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Amazing Grace by Krishna Das after Bhakti Fest Rain-Out


Sanctuary from the storm

It must have taken amazing grace to pull off what Krishna Das accomplished on Saturday night of Bhakti Fest.

Rained out of the main stage by a rare desert thunderstorm that began at exactly the moment he was sitting down at his harmonium, his set was reconvened in the Joshua Tree Retreat Center’s sanctuary hours later, near midnight. Everyone who had converged for the headline act of the weekend — a thousand? two thousand? — were now jammed inside a sweltering, airless room designed to hold 500.

It was hot. It was late. Some of us had been up for three days straight. Personal space was at a premium, even for KD and his band. Dozens of artists and Bhakti Fest bigwigs, who would normally have been seated back-stage, were huddled around and behind the stage. Deepak Ramapriyan and MC Yogi had the best seats in the house, tucked into alcoves above the alter on which Krishna Das played.

Their view must have looked something like this picture snapped by Kimo Estores, guitarist for Larisa Stow and Shakti Tribe (actually, five photos brilliantly stitched together in Photoshop):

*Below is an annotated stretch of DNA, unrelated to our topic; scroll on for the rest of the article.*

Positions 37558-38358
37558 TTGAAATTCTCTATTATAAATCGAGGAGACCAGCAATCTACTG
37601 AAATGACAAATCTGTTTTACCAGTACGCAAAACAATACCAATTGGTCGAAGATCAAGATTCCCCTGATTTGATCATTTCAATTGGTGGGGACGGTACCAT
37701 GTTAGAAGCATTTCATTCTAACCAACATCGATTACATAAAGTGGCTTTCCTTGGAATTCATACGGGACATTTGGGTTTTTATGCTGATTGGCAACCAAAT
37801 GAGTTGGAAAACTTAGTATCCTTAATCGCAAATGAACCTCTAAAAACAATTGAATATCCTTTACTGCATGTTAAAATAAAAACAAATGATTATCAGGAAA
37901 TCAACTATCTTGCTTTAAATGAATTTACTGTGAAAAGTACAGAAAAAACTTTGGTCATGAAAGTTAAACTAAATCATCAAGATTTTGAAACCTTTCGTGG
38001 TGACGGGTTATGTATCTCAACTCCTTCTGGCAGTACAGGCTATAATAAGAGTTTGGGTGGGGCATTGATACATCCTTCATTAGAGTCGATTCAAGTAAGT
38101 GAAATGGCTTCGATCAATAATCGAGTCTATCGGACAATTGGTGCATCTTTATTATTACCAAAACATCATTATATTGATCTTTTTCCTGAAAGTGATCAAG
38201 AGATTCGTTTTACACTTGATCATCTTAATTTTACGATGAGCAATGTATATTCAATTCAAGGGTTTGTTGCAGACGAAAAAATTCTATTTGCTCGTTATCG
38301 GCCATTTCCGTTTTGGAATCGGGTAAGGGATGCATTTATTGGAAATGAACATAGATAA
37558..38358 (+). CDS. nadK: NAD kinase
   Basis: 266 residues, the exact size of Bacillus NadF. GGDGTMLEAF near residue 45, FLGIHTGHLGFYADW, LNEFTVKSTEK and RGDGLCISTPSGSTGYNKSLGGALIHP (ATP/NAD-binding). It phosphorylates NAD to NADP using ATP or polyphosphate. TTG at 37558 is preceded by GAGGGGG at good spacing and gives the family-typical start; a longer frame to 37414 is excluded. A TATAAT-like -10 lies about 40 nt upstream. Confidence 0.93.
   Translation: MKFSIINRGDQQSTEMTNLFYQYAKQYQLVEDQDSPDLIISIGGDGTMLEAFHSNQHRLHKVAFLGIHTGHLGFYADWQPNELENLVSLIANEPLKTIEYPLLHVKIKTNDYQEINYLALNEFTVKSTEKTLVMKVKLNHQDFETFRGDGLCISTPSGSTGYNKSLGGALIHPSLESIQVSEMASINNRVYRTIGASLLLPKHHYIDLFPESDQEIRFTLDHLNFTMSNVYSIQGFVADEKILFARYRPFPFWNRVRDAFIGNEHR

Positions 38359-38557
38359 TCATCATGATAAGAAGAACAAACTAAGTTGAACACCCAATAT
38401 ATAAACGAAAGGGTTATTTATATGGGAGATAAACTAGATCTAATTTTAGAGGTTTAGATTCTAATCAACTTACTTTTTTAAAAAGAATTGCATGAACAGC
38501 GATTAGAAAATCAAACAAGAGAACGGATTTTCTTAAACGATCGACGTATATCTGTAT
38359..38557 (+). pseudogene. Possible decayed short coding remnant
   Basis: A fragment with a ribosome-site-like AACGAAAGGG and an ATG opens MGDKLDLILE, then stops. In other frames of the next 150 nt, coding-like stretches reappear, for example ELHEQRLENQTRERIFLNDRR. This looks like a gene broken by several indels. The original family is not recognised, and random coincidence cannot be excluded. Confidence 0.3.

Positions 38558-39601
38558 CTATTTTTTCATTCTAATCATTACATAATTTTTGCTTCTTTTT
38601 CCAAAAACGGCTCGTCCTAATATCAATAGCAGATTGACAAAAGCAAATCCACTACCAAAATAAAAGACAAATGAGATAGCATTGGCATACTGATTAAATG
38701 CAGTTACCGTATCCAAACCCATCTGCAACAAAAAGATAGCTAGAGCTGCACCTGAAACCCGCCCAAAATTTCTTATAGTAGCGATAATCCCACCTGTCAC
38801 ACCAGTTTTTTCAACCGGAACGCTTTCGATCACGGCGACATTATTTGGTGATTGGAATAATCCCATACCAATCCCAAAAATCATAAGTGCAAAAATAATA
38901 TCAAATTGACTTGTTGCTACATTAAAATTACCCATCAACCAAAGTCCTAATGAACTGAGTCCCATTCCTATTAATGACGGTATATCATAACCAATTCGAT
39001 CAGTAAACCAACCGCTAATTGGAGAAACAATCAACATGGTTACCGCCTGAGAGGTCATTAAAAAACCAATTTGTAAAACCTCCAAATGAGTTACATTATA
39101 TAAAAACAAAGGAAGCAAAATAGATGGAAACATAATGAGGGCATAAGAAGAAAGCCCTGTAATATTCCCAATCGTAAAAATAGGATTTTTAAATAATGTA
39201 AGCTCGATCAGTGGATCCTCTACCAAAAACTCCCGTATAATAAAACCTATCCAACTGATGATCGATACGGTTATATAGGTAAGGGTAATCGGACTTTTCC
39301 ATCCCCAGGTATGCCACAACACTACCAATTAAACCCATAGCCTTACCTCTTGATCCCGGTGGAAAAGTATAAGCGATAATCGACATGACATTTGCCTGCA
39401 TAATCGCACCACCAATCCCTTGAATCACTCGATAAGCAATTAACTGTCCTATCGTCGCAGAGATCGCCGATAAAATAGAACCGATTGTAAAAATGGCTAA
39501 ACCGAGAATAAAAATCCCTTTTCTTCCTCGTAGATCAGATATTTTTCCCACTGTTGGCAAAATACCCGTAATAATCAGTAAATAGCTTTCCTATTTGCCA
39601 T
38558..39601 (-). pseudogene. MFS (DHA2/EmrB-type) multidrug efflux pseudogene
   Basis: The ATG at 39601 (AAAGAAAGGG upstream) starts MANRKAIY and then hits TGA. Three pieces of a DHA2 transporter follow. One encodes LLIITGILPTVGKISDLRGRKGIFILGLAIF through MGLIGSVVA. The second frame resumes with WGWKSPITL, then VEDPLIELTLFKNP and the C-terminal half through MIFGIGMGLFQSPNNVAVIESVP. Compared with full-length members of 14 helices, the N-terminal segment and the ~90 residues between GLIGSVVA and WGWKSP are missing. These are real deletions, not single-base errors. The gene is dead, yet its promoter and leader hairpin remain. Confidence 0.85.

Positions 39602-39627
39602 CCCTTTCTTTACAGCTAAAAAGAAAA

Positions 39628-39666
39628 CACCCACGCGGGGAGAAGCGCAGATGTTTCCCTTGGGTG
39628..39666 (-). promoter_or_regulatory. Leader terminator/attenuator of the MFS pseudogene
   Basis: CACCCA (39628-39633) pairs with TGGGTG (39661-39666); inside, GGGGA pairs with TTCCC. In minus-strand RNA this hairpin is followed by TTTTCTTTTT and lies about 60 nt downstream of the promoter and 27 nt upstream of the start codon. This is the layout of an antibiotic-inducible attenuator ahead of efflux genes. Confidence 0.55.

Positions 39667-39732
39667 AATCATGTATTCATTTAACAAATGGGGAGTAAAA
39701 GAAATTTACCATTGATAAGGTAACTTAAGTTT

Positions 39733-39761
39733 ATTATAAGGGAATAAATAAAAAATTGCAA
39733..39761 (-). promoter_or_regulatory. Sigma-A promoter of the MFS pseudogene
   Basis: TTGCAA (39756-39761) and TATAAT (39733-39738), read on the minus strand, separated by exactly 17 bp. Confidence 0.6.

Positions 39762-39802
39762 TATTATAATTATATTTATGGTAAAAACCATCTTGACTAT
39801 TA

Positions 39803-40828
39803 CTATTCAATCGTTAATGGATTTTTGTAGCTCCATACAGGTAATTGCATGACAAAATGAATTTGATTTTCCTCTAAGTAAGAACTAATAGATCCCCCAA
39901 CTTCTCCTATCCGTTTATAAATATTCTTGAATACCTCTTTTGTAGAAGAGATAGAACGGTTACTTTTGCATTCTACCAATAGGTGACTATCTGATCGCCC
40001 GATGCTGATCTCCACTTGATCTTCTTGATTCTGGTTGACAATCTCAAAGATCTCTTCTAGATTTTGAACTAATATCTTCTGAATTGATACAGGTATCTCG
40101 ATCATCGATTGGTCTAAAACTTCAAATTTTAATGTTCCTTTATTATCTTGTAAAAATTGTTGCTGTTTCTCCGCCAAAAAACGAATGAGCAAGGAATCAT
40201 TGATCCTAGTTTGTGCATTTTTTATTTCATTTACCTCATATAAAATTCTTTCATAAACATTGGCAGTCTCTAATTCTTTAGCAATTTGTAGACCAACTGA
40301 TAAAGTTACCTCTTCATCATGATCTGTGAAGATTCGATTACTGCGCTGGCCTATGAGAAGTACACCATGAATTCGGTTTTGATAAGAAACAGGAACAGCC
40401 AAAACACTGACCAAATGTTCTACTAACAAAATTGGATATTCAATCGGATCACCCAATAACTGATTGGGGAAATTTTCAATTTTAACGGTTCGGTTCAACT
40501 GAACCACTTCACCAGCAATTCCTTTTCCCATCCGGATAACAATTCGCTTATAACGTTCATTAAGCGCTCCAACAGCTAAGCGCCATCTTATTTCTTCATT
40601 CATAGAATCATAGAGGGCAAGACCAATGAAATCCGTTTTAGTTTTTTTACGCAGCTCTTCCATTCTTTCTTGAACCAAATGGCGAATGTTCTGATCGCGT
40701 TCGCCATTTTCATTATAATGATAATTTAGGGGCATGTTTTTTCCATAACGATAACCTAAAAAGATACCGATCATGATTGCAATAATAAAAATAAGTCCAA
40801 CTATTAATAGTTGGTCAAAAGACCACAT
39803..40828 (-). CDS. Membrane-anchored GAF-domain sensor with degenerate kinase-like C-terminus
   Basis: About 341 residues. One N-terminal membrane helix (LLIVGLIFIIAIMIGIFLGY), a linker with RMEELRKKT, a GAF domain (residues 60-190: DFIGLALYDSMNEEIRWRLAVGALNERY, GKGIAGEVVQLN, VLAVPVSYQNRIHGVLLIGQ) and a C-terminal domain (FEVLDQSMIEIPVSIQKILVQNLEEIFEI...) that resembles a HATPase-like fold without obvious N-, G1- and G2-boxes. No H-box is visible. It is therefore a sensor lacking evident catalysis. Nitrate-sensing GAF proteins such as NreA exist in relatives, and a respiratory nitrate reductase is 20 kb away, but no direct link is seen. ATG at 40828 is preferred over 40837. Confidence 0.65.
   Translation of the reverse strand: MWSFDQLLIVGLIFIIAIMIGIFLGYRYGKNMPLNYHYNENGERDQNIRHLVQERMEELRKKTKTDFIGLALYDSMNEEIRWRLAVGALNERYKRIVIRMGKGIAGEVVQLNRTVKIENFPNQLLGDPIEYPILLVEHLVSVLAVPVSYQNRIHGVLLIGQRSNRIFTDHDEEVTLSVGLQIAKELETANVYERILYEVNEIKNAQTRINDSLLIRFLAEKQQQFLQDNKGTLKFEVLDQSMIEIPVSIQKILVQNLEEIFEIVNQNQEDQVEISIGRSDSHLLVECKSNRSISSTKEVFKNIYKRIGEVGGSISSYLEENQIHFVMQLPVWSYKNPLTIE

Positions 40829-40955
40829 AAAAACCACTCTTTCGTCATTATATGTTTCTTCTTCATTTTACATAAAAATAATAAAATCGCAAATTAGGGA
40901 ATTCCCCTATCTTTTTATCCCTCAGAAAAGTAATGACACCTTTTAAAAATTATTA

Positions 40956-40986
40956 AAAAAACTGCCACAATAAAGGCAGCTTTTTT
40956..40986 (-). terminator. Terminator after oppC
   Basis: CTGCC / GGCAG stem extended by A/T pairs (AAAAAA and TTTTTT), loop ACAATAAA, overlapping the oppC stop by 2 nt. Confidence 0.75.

Later in the set, when MC Yogi left to get ready for his own performance following KD, CC White climbed into the perch next to Deepak. The two together — she in her signature red turban and he in his signature shirtlessness — looked every bit like kirtan royalty gazing with adoration upon the kingdom’s most favored musician.

But I digress. The real king of this night was KD, who delivered what the people came to experience: classic Krishna Das, just like you hear from the CD in your car stereo. Except in this case there were a couple thousand bhaktas gyrating along. It was a pretty standard set (based on my experience having chanted with him 30 or so times), and was delivered in substandard conditions, but somehow the end result was very super-standard. He would begin each chant low and prayerful, just like always, slowly upping the tempo bit by bit with a nod to Arjun Bruggeman to kick those tablas up a notch. But this night he seemed to take every song a notch or two beyond usual, as if feeding on the energy of the swarm before him and sending it right back to them, times 108. A 30-minute-long Hare Krishna Maha Mantra went right over the top when Grammy-nominated David Nichtern laid into a guitar riff that whipped the crowd into an ecstatic frenzy. If you weren’t dancing by then, you might as well have been in bed. (Or maybe you were deep in Samadhi…)